George is one of my silkworms. These greedy-samas (sama is the Japanese honorific title added at the end of the name, like 'san' but with more respect) are going to help me transform leaves into cloth.
These are my very first silkworms and I want to give a shout out to Peggy at Flourishing Filaments who helped me with the research and found a way to send silkmoth eggs to Canada. At the time of writing, it is legal to import Bombyx mori into Canada and to export from the USA without a fancy certificate (but check with the government before attempting it for yourself because things change).
While researching silkworms online, I noticed that a lot of people name their worms. They grow attached to these little guys. I didn't want to feel left out, so I named them. I named all 200 of them George except for the big one, his name is Harold.
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Over the last nine years, we've planted a couple of dozen mulberries on the farm. These are marvellous trees, willing to grow without irrigation (but they do grow better with), on land that wouldn't grow anything else. These perennials are willing to be bush or tree, have deep roots to combat erosion, leaves that feed all manner of livestock, including silkworms, produce a paper or cloth from their bark and are an excellent investment for timber. Oh, and they make tasty berries which are shaping up to become the next superfood in about five years.
Moriculture - the growing of mulberries - is as old as silk. We have five thousand years of history interacting with this plant. Unlike the silkworm who is wholly domesticated and dependant on humans to survive, the mulberry tree is delightfully wild. It has to be because any chemical aid we may apply to give it a boost or protect it from leaf munchers destroys the silk crop. Pesticides kill caterpillars. Silkworms are caterpillars.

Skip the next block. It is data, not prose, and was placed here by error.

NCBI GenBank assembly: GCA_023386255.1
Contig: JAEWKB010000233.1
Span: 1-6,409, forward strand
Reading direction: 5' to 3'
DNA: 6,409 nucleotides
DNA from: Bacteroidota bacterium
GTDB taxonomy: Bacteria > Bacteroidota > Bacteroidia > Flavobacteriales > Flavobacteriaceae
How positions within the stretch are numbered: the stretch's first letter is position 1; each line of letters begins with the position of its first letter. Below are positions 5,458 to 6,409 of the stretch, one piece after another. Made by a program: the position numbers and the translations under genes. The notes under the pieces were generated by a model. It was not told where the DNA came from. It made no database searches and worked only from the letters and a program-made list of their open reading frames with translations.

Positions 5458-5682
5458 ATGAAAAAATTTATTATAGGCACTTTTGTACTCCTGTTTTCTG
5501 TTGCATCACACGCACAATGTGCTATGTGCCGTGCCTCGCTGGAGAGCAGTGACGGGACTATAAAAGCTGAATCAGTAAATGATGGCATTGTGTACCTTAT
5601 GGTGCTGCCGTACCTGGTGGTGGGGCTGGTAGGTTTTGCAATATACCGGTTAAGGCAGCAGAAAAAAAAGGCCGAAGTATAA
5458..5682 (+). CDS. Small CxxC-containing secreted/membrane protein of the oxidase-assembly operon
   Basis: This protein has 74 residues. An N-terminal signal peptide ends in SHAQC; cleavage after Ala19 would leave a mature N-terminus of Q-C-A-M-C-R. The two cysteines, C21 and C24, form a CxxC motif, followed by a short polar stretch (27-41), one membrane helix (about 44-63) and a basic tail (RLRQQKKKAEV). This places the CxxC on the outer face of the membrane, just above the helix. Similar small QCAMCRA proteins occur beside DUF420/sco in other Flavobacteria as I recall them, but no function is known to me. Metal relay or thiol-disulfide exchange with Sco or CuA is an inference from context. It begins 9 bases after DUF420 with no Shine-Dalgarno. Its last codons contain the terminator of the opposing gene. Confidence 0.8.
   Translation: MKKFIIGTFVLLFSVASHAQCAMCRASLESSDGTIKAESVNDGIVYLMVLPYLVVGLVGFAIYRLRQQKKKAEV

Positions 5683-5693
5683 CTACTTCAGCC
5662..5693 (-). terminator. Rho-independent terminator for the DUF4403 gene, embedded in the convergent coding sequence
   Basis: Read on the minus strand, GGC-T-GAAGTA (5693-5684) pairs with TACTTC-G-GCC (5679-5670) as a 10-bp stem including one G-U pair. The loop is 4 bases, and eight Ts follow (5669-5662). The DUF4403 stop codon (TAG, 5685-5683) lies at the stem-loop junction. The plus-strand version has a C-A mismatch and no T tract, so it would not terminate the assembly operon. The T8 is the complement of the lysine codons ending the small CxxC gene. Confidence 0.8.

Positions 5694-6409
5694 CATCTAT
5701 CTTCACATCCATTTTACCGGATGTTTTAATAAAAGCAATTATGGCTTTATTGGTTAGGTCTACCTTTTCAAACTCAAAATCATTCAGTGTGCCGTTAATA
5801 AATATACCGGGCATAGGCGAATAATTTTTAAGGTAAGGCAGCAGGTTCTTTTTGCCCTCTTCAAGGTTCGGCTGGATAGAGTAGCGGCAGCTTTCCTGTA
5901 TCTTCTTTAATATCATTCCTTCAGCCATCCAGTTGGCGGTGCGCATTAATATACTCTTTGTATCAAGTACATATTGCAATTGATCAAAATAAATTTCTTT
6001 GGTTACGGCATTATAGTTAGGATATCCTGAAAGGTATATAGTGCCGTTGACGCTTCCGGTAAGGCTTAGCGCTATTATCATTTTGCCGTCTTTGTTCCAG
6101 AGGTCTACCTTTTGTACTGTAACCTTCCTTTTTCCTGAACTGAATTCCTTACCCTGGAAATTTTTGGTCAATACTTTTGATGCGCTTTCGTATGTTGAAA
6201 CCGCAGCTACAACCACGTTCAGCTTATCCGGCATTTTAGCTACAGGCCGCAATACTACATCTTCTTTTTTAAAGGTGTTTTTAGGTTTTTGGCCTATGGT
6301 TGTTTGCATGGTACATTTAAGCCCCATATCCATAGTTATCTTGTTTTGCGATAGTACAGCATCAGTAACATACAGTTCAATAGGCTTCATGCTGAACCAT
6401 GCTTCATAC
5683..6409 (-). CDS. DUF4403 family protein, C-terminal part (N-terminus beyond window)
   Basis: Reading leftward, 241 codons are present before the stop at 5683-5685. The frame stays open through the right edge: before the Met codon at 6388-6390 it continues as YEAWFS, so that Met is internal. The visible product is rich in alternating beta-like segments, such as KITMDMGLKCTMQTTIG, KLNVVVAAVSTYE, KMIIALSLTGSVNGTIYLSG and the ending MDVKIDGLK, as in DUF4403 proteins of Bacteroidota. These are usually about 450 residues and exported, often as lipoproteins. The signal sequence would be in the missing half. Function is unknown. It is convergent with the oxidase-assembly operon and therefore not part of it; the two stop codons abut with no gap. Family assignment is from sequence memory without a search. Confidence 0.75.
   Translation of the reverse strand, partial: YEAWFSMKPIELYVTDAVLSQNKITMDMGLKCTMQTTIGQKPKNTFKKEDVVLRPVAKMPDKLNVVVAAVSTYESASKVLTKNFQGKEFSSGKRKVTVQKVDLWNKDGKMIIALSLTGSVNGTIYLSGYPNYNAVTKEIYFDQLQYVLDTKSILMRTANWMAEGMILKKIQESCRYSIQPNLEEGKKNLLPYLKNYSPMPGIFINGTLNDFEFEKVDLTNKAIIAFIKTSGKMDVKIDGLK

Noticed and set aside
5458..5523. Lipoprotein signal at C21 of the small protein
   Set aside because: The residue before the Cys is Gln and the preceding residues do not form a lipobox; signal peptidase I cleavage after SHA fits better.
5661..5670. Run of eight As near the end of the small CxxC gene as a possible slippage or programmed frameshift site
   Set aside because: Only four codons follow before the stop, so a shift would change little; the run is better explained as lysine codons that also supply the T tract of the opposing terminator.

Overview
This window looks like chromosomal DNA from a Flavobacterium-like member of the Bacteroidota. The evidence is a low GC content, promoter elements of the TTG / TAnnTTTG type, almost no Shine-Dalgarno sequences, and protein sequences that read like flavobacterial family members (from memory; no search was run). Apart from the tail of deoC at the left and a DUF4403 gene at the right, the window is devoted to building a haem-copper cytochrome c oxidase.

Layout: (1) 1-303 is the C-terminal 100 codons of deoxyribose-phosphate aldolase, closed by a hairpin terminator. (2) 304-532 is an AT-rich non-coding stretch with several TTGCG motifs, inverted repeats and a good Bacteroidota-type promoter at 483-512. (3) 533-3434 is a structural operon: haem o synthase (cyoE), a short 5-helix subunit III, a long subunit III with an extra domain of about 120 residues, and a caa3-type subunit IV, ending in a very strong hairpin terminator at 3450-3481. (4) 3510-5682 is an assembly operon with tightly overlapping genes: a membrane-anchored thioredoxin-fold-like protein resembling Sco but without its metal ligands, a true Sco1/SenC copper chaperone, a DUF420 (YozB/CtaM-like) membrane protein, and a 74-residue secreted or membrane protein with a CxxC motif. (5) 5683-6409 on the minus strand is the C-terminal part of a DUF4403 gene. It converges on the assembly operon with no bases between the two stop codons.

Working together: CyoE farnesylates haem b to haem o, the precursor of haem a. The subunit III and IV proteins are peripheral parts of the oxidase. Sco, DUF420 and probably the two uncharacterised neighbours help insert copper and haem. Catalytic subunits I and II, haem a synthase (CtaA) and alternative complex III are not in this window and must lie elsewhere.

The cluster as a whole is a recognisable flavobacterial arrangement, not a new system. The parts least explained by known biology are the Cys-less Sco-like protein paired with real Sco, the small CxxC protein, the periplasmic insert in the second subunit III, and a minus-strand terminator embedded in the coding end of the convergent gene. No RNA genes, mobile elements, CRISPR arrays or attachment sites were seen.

Being domestic, silkworms are hugely sensitive to any changes in their diet. Even dusty or damp leaves can kill them, and the residue from car exhaust along a busy street is enough to give them the trots. Just about anything and everything in the modern world is out to kill silkworms.
Growing mulberry trees was never just about the trees. Mulberries do best when they are intercropped with other plants. Two rows of mulberry trees, a wide swath of annual plants like beans or a mulch crop, another two rows of mulberries. Tilling between the mulberries loosens the soil and allows the moisture and air to penetrate to the roots. But tilling is a lot of effort just for trees, so plant something in the freshly turned earth. The trees protect the annual crop by preventing erosion and providing shelter for helpful wildlife like pollinators and pest-eating birds.
To learn more about how to grow silkworms, check out Wormspit's article on Bombyx mori
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